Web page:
Research Could Reduce Impacts of Roads, Bridges, Culverts and Dams on Vulnerable Wildlife
Collaborative project gives decision-makers a powerful tool to address a major challenge for animals in Massachusetts.
NORTHAMPTON, MASS. | January 03, 2013
Which Massachusetts culverts could be widened to provide important habitat access for such wildlife as brook trout and migrating alewife? Where would larger bridges and roadway underpasses help bobcats and black bears get where they need to go, while improving driver safety by potentially reducing vehicle collisions with wildlife?
Now, valuable answers to these questions are easily accessible for the first time—and are already being used by decision-makers—as a result of a collaborative project of the University of Massachusetts Amherst, the Massachusetts Department of Transportation and The Nature Conservancy.
“Roads, bridges, culverts and dams play fundamental economic, public-safety and quality-of-life roles for the people of Massachusetts,” said Scott D. Jackson, extension associate professor in the Department of Environmental Conservation at UMass.
“Unfortunately, they sometimes also create barriers that harm migrating fish and other wildlife that require connected habitat to survive,” said Jackson, one of the lead researchers for the collaborative project. “The fragmentation of this habitat is one of the major challenges faced by Massachusetts wildlife.”
Years in the works, the project, called “Critical Linkages,” provides easily accessible data that can help identify specific locations where changes to important infrastructure—bridges, culverts, roads and dams—would be most effective in providing benefits for wildlife and the habitat on which they rely.
Researchers analyzed 48,859 miles of roads and highways, 26,582 road-stream crossings such as culverts and bridges and 2,467 dams in combination with sophisticated information about wildlife habitat to identify places where changes would have the greatest impact.
Maps and data made available through the recently concluded first phase of the project can be found at http://www.umasscaps.org/applications/critical-linkages.html. The project’s second phase, which will develop a tool to inform transportation and other land-use decisions at regional scale, is underway.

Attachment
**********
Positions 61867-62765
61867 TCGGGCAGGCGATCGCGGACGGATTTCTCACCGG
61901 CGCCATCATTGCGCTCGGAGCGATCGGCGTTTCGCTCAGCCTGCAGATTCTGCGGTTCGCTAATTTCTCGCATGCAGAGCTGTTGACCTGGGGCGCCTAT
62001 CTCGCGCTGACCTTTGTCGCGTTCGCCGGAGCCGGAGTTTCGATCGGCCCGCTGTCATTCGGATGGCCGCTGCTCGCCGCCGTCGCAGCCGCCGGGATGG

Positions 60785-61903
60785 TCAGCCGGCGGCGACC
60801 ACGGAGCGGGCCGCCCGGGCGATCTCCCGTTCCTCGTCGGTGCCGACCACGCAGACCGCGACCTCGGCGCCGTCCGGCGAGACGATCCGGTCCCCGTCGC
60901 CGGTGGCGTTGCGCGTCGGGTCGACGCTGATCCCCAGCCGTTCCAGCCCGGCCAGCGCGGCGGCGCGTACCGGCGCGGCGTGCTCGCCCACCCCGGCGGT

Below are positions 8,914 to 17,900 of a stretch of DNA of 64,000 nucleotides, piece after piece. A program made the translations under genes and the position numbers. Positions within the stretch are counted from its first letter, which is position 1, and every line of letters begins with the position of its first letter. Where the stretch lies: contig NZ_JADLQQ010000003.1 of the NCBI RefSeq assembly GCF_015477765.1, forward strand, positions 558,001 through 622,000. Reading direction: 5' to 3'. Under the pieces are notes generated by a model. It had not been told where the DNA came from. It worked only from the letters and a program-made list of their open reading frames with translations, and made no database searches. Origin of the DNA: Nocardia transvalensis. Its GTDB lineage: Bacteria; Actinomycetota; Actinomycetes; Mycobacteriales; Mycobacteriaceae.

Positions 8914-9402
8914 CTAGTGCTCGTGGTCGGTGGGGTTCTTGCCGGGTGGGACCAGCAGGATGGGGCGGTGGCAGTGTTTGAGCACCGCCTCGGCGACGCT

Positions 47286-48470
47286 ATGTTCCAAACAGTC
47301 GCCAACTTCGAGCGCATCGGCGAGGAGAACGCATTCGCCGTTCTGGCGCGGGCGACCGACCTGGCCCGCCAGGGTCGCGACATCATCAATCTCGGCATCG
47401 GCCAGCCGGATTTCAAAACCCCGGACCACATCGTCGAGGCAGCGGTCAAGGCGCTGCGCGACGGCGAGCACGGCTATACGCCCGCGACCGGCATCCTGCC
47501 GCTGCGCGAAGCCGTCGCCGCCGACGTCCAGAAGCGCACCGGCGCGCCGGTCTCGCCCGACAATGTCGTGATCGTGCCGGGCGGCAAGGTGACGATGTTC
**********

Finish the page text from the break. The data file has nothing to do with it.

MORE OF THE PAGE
The Massachusetts Department of Transportation has used the information already to prioritize several projects, including the replacement the undersized Route 2 culvert over Hartwell Brook in Charlemont, and the Route 41 bridge over Williams River in West Stockbridge.
“The Department of Transportation’s first responsibility is to provide safe and reliable transportation networks,” said Massachusetts Secretary of Transportation Richard A. Davey, the DOT’s chief executive officer. “Improved stream crossings help us meet these responsibilities by reducing flooding; wildlife crossings can help us by keeping more animals off the road, where they’re in danger and create danger for drivers.”
One of the key findings of “Critical Linkages” researchers was that improvements at a relatively small number of locations—10 percent of those analyzed— would have a disproportionately positive impact on wildlife.
“This is exactly what we would hope for,” Davey said, “a high return on investment from a relatively small number of places, which means an efficient use of public money for transportation.”
Alison Bowden, director of The Nature Conservancy’s freshwater program, said “Critical Linkages” will help Massachusetts address long-standing challenges for animals and for people in a thoughtful, forward-looking and pragmatic way.
“‘Critical Linkages’ will benefit transportation safety and reliability for the people of Massachusetts, while also helping us protect the commonwealth’s incredible natural heritage,” Bowden said. “This project and decision-makers’ commitment to using the information it provides will make Massachusetts a national leader on a crucial issue.”
Retired U.S. Congressman John W. Olver, who represented the 1st District of Massachusetts and secured funding for the project, said the project offers a template for others.
“This is a wonderful example of what can happen when public and private partners with different perspectives and missions bring together their skill and knowledge to tackle an important challenge,” Olver said. “I’m happy to have been able to support this work.”
The Nature Conservancy is a leading conservation organization working around the world to conserve the lands and waters on which all life depends. The Conservancy and its more than 1 million members have protected nearly 120 million acres worldwide. Visit The Nature Conservancy on the Web at www.nature.org